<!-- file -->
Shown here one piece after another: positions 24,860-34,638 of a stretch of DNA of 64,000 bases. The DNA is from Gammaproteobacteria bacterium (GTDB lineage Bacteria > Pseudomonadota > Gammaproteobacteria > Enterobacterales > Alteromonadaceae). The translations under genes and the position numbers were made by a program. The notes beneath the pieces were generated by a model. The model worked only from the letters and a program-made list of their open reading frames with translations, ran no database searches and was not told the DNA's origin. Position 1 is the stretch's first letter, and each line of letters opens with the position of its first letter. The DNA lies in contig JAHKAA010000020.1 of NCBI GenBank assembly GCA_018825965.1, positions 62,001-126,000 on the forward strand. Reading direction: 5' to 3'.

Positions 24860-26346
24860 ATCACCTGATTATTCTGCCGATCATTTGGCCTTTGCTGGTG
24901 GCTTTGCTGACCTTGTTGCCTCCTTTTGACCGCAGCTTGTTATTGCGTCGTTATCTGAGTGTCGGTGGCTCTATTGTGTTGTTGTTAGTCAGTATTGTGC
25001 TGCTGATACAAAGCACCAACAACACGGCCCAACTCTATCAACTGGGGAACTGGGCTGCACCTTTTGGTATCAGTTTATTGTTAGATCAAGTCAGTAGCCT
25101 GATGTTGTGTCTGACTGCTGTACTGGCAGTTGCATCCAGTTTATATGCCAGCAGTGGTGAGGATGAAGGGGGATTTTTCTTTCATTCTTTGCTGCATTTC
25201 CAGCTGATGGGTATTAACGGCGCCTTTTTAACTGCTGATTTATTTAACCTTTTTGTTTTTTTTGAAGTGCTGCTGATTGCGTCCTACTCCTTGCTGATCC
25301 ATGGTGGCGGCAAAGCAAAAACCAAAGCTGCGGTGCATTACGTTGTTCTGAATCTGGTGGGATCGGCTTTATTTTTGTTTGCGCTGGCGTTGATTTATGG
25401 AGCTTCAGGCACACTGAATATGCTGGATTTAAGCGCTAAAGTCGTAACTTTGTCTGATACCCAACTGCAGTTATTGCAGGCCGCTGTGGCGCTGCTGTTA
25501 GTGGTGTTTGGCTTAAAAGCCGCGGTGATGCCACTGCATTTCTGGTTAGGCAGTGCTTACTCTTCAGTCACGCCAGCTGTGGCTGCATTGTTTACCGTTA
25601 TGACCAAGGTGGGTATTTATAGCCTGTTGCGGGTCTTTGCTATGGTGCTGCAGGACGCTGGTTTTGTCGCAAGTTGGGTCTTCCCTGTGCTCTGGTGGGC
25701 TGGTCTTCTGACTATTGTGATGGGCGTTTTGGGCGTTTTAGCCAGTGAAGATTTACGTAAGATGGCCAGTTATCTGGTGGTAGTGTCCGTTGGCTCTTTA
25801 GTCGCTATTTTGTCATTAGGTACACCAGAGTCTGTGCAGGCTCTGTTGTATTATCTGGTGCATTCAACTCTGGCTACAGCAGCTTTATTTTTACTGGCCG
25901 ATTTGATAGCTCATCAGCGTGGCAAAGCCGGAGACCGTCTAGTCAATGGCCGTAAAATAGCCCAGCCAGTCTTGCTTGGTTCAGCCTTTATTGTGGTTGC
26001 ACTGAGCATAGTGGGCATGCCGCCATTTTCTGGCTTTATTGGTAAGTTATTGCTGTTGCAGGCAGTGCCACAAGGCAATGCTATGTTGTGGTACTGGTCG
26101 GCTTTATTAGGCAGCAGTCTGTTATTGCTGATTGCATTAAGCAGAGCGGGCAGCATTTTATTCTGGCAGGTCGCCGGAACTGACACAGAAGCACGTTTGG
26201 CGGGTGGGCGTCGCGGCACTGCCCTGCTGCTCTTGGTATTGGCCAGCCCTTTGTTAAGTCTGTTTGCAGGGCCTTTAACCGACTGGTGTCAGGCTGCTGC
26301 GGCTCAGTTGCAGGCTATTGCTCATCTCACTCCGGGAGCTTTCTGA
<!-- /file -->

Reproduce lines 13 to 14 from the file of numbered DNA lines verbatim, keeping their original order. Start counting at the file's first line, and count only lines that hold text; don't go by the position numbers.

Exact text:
25801 GTCGCTATTTTGTCATTAGGTACACCAGAGTCTGTGCAGGCTCTGTTGTATTATCTGGTGCATTCAACTCTGGCTACAGCAGCTTTATTTTTACTGGCCG
25901 ATTTGATAGCTCATCAGCGTGGCAAAGCCGGAGACCGTCTAGTCAATGGCCGTAAAATAGCCCAGCCAGTCTTGCTTGGTTCAGCCTTTATTGTGGTTGC